By Frank Gormlie / OB Rag
Sections of the bluff along Sunset Cliffs in Ocean Beach collapsed January 28th, right after heavy rains. First reported by Delinda Lombardo in the San Diego Reader, the collapse affected two properties, 5107 Narragansett Avenue – the Pelican Point apartment complex, and the property just to its south, 1783–1787 Ocean Front Street.
None of the units on the properties were directly affected, but the cliff gave way under patios on the first floor at the Pelican Point. Lombardo reported, “Though there was no reported damage to the structure itself, the seawall located below the property is crushed.”
Even though some tenants still live there, it has not been determined just how safe they are or how risky the cliff is in its current state. NBC reported that “the apartment manager is still living on the property along with dozens of other tenants.”
Lombardo spoke to one of the residents of Pelican Point who told her that when he went to bed on Friday night – Jan. 27 – the bluff was all good, but, “When I woke up Saturday morning it was gone,” he said.
After earth, large boulders, wood and debris fell on the rocks and sandstone, property owners covered the exposed cliff flank with blue tarps – which are still there. The lower passage way over the sandstone is now partially blocked by large boulders which makes walking through the area more difficult.
A San Diego City spokesperson told NBC 7 that the Parks and Recreation Department is aware of the collapse. Pat Abbott, a retired San Diego State University Geology Professor, said the seawall had been breached with a section of it pushed a yard towards the ocean. Abbott was quoted as saying:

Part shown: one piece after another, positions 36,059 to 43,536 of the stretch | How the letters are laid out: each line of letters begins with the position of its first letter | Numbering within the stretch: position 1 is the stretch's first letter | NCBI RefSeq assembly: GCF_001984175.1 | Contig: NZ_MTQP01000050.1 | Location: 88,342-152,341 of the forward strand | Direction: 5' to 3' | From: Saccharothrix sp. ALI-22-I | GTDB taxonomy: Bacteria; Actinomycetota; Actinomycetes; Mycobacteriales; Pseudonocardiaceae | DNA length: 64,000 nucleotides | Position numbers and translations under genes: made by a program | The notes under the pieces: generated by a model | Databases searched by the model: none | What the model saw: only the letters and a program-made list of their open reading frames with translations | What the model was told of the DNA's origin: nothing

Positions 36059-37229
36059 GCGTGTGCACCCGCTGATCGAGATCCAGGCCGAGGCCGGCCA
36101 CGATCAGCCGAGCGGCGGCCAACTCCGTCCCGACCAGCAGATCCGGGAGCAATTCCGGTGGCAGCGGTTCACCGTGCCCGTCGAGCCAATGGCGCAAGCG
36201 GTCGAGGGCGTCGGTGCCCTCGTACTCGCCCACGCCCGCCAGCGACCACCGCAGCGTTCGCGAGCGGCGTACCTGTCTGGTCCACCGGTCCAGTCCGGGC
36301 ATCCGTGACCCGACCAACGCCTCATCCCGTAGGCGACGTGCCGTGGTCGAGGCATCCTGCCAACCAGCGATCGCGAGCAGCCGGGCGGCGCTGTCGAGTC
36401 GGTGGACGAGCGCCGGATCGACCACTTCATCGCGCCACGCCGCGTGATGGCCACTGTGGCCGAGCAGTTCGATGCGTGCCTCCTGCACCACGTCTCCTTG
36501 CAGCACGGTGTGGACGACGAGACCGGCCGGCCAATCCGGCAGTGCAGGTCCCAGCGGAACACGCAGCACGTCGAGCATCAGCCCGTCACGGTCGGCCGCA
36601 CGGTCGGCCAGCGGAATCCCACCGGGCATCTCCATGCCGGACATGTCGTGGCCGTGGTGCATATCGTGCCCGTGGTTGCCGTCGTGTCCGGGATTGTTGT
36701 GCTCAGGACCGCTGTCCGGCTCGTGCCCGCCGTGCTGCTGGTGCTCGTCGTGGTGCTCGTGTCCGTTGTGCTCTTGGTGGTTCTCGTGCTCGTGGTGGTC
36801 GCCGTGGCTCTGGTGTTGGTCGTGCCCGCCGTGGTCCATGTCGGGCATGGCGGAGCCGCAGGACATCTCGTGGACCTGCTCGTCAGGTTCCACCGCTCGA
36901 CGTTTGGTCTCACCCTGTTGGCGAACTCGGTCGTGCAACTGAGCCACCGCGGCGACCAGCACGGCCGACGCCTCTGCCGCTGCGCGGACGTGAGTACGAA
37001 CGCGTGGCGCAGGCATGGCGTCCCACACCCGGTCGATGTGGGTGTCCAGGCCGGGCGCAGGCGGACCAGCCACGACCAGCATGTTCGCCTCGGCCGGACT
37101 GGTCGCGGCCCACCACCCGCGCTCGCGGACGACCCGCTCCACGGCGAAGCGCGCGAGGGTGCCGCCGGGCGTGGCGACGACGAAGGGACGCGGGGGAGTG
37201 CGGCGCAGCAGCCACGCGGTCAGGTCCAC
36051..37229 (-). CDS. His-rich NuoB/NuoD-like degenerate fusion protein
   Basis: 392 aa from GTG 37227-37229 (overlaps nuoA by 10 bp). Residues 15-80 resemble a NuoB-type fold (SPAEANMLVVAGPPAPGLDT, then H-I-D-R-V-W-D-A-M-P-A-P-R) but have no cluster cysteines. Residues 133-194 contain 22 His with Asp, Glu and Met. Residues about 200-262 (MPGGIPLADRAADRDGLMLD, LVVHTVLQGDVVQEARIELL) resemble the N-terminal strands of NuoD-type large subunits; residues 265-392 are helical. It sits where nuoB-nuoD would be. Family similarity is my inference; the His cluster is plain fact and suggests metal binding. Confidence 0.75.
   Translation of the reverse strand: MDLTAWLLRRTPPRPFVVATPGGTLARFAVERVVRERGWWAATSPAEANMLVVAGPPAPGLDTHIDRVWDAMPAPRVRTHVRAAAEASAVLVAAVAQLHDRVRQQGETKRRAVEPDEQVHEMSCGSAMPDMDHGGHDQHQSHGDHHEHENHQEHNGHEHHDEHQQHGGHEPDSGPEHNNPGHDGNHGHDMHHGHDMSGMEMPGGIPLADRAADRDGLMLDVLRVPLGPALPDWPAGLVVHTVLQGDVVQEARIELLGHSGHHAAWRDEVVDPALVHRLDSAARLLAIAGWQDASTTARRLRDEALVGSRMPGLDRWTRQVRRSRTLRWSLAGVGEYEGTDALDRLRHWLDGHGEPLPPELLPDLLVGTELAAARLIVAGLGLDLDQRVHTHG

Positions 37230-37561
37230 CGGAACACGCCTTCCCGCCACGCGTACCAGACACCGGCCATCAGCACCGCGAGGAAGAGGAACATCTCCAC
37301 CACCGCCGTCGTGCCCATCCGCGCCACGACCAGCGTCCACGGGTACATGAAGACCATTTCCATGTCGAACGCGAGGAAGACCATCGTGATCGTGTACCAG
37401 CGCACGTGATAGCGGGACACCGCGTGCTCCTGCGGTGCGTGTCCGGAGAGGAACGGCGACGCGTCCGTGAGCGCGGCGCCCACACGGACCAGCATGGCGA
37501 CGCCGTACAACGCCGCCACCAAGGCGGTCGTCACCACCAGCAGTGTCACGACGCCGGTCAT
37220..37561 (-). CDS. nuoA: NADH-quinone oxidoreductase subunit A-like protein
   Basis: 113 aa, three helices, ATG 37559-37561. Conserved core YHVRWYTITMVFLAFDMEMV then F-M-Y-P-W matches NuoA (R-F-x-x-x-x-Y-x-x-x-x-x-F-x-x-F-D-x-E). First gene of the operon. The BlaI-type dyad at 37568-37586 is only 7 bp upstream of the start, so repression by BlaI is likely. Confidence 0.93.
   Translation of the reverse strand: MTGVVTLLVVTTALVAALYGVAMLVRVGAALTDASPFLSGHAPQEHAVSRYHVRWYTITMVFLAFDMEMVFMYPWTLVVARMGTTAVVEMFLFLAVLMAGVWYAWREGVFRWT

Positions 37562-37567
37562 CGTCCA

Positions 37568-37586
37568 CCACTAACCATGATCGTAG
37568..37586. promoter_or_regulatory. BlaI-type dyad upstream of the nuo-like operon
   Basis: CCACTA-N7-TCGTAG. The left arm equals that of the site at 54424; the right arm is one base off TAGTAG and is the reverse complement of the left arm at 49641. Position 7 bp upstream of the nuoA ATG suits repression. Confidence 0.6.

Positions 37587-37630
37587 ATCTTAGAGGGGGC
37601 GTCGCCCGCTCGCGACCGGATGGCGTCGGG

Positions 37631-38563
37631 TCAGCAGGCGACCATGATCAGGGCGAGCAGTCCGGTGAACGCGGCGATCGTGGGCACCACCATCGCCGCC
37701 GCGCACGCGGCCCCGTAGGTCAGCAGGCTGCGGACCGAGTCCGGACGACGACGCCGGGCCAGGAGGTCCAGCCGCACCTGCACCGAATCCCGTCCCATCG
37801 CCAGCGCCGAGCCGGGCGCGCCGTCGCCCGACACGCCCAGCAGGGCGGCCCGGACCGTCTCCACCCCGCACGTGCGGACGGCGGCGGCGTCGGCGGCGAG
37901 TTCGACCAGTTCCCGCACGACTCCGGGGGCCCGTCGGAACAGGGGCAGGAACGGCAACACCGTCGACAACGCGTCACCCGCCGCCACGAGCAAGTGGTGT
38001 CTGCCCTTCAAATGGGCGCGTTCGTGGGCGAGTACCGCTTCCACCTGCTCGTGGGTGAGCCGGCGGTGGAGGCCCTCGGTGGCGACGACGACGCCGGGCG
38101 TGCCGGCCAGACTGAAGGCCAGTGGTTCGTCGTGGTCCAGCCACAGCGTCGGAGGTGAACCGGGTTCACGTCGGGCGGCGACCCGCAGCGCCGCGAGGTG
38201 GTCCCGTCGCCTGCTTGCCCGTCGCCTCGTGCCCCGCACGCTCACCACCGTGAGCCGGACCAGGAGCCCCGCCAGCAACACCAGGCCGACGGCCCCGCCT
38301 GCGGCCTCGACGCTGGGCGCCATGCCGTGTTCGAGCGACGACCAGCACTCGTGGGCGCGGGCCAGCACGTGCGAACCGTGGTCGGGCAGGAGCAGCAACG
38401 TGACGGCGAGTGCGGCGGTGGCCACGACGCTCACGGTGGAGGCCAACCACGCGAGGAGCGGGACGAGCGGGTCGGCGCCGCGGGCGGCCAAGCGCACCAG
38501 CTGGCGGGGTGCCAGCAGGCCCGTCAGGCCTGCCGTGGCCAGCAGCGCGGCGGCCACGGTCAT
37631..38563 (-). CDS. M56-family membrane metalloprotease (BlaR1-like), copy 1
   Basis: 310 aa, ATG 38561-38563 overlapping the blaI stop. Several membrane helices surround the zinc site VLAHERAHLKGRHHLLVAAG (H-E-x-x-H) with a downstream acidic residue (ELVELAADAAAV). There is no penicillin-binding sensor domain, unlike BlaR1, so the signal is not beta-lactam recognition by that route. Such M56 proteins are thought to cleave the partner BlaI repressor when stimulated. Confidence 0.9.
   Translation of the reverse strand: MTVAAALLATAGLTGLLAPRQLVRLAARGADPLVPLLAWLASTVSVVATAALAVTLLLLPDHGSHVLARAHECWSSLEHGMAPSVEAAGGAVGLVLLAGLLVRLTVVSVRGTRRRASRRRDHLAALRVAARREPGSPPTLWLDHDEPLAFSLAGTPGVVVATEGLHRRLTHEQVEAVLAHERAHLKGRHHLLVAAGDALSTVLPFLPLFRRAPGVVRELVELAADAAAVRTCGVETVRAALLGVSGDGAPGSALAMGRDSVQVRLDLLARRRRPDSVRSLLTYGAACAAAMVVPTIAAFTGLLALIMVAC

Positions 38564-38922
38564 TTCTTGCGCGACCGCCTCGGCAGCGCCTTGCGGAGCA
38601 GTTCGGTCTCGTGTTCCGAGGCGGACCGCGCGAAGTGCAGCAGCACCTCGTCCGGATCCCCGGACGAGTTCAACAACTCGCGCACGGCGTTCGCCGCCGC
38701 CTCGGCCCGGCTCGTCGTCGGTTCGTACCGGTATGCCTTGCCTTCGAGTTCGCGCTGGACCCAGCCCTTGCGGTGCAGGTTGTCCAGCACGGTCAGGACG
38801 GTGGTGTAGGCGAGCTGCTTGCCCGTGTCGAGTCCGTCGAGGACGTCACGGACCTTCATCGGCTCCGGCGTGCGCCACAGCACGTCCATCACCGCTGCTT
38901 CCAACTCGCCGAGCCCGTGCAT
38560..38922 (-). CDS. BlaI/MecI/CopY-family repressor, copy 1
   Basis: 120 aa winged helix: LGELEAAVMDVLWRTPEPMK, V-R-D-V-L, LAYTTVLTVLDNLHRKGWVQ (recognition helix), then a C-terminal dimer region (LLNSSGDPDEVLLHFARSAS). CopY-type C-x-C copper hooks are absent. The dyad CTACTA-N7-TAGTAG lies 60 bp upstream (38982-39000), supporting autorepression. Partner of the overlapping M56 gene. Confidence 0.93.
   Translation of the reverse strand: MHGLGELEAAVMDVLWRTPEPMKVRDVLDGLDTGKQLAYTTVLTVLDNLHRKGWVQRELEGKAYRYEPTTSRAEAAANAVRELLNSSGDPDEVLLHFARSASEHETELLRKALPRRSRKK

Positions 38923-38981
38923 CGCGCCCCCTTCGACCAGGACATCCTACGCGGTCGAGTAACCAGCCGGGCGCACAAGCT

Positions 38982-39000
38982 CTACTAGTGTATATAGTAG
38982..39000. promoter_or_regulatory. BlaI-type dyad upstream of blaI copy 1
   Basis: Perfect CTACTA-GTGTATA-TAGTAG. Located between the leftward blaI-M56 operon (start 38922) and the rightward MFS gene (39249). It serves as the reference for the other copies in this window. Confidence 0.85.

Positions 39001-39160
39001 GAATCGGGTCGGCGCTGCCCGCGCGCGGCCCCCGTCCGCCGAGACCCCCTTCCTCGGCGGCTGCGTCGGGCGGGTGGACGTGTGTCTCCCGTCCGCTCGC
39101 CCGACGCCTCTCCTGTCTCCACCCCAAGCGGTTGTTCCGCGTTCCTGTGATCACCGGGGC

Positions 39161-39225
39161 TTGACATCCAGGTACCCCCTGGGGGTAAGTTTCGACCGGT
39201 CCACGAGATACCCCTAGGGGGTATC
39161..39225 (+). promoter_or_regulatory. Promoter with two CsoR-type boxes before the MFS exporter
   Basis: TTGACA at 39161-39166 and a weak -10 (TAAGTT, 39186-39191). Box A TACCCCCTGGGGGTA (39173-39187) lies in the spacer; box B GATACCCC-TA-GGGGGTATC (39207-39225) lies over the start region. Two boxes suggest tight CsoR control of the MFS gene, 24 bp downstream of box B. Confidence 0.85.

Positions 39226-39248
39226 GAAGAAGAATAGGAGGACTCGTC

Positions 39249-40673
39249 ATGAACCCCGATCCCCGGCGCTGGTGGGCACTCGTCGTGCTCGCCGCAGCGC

“This is a deep seeded movement. We’re not talking about sluffing here, we’re talking about back down in there several feet.”
Reporter Dave Summers said that the geologist “blames last year’s El Nino waves combined with this year’s soaking rain for this collapse and other recent ones along the San Diego coast.” Abbott also warned that people should enjoy the ocean and cliff views, as the cliffs won’t “last forever.”
Lombardo opined: “This is the fourth bluff collapse south of the pier in as many years.”
But, of course, long-time residents can tell you about decades of eroding cliffs and of houses falling apart, and literally hanging over the edge. In fact, the house that the “father of OB,” Charlie Collier, built – the “Alligator House” – was lost to erosion and the cliffs.
This is what cliffs do – they erode. The cliffs and the rocks around them have been changing all the time. And it is only hapless humans who attempt to stop this natural process. Some say the efforts to halt the gradual slides of dirt and rock only hasten or delay the inevitable.
Back in the 1970’s as developers built large apartment buildings closer and closer to the edge, an energetic OB activist group tried to warn developers and the city. OB Ecology Action would stage pickets and protests to bring the community’s attention to what the developers were doing, warning all of the dangers of the naturally-eroding and beautiful Sunset Cliffs.